Conserving external stone monuments

The Maiwand Lion by George Blackall Simonds
Simon Camper/Lumen Photogrraphy Ltd

The Maiwand Lion by George Blackall Simonds to commemorates the soldiers of the Royal Berkshire Regiment who lost their lives at the Battle of Maiwand in 1880

Lewis Proudfoot, managing director of Cliveden Conservation, discusses the variety of approaches taken when conserving external stone monuments

Monument conservation takes many forms and includes the whole gamut of masonry conservation techniques and skills. Stone cleaning, repairs, and carved replacement all feature, as well as the treatment of a whole host of materials from cast iron and lead to marble and sandstone. 

In the summer of 2022, our team spent 16 weeks at Brompton Cemetery, caring for eight of the monuments in the cemetery which is managed by The Royal Parks charity. Each monument was different, and each had a different story – we worked on a finely carved Portland stone chest tomb to Philip Nowell, the builder responsible for the initial construction of Brompton Cemetery – one of the ‘magnificent seven’ privately run burial grounds established in the 1830s and 40s. Here, we cleaned the stonework and re-carved delicate finials to the blind tracery around the tomb. Emiline Pankhurst’s red sandstone Celtic cross received mortar repairs and consolidation to the deteriorated stone, and the pink marble chest tomb of Valentine Cameron Prinsep, a painter, writer and professor at the Royal Academy was cleaned with laser and poultices, with mortar repairs to match the marble.

Tomb of Robert Coombes
Cliveden Conservation

Robert Coombes was one of many watermen on the Thames

Two of the larger tombs were to Robert Coombes and Harvey Lewis. Robert Coombes (1808 – 1860) was born in Vauxhall and was one of many watermen on the Thames, going on to hold the title of professional Sculler of England until 1842, and coaching both Oxford and Cambridge rowing teams. We carved the missing heads to the four oarsmen on each corner of the tomb, and we repaired the statuary with stone and mortar repairs. 

The mausoleum to Harvey Lewis was the largest of all eight, requiring new cast iron railing posts, overhaul of the metal door and a complicated stone indent to the valley of the cruciform roof, as well as cleaning and other stone repairs and repointing.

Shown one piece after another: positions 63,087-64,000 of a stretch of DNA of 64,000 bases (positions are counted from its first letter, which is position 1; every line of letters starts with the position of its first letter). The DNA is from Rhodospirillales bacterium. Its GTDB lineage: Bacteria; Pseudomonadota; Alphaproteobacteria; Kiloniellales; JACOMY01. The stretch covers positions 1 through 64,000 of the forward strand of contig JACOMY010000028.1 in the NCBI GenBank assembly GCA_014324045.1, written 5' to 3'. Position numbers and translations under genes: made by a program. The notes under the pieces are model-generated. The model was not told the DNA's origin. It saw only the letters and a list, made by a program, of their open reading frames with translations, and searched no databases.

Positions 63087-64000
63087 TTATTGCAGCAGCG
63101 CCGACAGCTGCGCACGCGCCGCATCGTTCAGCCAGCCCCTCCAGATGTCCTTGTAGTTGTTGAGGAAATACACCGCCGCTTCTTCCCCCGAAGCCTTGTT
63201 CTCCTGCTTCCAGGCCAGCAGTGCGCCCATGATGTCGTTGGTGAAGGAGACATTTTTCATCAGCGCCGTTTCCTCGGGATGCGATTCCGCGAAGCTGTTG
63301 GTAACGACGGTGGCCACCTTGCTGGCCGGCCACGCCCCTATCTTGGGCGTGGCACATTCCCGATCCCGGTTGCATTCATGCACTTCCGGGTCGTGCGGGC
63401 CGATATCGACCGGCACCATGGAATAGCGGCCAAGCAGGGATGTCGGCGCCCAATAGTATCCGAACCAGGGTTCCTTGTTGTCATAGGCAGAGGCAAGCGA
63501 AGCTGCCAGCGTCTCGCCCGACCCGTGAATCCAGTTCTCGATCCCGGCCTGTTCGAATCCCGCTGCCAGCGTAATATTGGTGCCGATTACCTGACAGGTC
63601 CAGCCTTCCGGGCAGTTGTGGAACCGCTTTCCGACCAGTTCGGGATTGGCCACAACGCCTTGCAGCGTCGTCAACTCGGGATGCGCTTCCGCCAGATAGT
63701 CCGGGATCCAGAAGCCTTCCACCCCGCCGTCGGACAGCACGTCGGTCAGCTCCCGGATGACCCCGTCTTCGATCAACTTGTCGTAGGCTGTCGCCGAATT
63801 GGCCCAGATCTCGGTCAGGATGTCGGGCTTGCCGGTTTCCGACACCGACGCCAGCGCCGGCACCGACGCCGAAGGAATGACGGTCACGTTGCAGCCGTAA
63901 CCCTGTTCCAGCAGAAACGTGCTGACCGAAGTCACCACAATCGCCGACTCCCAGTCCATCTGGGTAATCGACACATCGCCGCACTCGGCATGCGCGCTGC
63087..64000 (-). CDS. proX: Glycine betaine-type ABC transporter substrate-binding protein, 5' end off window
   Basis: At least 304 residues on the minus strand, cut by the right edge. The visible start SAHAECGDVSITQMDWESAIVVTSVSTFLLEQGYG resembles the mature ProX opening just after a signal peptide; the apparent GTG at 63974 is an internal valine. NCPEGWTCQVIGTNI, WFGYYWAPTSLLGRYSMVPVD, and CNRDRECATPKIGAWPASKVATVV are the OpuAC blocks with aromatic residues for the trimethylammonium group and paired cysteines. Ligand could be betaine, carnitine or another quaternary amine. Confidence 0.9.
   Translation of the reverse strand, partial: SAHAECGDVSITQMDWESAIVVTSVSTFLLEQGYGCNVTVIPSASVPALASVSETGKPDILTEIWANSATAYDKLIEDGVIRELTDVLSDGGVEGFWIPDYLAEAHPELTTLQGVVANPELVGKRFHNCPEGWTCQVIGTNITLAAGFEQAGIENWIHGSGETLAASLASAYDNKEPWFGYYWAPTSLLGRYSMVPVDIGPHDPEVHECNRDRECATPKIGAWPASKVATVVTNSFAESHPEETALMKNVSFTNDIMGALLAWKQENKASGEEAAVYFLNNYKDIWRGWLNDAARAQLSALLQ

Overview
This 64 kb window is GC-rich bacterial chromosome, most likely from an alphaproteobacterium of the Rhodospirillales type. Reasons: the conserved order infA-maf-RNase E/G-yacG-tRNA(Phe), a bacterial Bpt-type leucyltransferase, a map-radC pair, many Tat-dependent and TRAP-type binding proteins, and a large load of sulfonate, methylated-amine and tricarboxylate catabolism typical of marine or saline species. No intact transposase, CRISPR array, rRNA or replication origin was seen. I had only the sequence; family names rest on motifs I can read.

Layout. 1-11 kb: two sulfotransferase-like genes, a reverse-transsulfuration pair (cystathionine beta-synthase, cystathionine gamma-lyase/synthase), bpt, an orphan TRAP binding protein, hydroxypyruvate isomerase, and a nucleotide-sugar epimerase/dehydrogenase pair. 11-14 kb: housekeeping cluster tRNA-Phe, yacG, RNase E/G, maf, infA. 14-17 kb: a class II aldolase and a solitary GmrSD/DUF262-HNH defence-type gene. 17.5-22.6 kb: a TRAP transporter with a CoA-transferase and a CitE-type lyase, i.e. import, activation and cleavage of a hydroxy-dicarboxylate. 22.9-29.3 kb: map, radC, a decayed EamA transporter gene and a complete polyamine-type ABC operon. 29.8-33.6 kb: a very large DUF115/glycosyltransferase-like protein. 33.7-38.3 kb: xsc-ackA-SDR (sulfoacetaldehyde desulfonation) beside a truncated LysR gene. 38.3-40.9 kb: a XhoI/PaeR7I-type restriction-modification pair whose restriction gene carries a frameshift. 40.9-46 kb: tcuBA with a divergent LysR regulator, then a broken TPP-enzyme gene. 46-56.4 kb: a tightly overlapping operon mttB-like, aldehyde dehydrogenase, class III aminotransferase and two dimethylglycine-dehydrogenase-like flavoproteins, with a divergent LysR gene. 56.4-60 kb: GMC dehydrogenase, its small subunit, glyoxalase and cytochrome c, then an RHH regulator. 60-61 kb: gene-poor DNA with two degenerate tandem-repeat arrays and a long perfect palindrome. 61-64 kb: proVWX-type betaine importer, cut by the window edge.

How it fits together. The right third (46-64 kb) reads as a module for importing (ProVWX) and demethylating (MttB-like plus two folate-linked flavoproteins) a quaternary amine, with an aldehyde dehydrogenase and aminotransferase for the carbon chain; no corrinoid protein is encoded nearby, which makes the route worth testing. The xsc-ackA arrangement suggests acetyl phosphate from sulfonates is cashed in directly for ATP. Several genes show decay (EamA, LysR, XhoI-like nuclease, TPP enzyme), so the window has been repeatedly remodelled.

The Harrison Cross
Simon Camper/Lumen Photography Ltd

The Harrison Cross needed a full clean and worn letters were recut

Over in Berkshire, our team of conservators were tackling four monuments as part of the Reading Heritage Action Zone scheme of projects and a much larger monument – the giant cast iron Maiwand Lion. The monuments are sited in very public locations and suffer from wear and tear from the public, pigeons and the simple ravages of time. The team cleaned the marble Queen Victoria statue and the stone Harrison Cross, as well as recutting the worn lettering to the latter memorial. The Simeon monument received a similar treatment, using the ThermaTech system to clean off historic dirt and grease, bronze plaques were re-patinated and railings redecorated.

The Zinzan tomb
Cliveden Conservation

The team needed to dismantle the Zinzan tomb in order to repair it

The Zinzan tomb proved an altogether different proposition. This chest tomb had completely collapsed, with two of the four sides broken into fragments, and the York stone lid, which was delaminating, had fallen into the centre. Our treatment required us to carefully dismantle and then piece together this jigsaw puzzle of a project, pinning the fractured stone elements back together with basalt bars and securing with stainless cramps back to a new brick core. The lettering was sharpened, and the whole piece was repointed and cleaned – reinstating a very prominent memorial to better resist the challenges of vandalism and public wear and tear.

The Maiwand Lion
Cliveden Conservation

The Maiwand Lion being cleaned

Finally, in the centre of Forbury Gardens, the majestic Maiwand Lion received a complete overhaul – the Portland ashlar plinth was cleaned with steam and poultices to take back copper staining without over-cleaning the stone. A biocide was applied and all vegetation was carefully removed before 30 stone indents and whole replacement blocks were undertaken, and a damaged section of the cornice pinned back into place. The majority of joints were repointed, and the granite paving around the base of the plinth was cleaned and grouted. The bronze plaques were cleaned and refixed, and the large cast iron lion was cleaned and redecorated giving him a new lease of life to continue his reign over Forbury Gardens.

The conservation of historic tombs and monuments requires much sensitivity not only to the methods we use and preserving original materials with minimal intervention but also to carrying out work in an appropriate and ethical manner with respect to the environment, especially when working in a cemetery. We always aim for best practice, which often means a willingness to engage with members of the public to show conservation in action.

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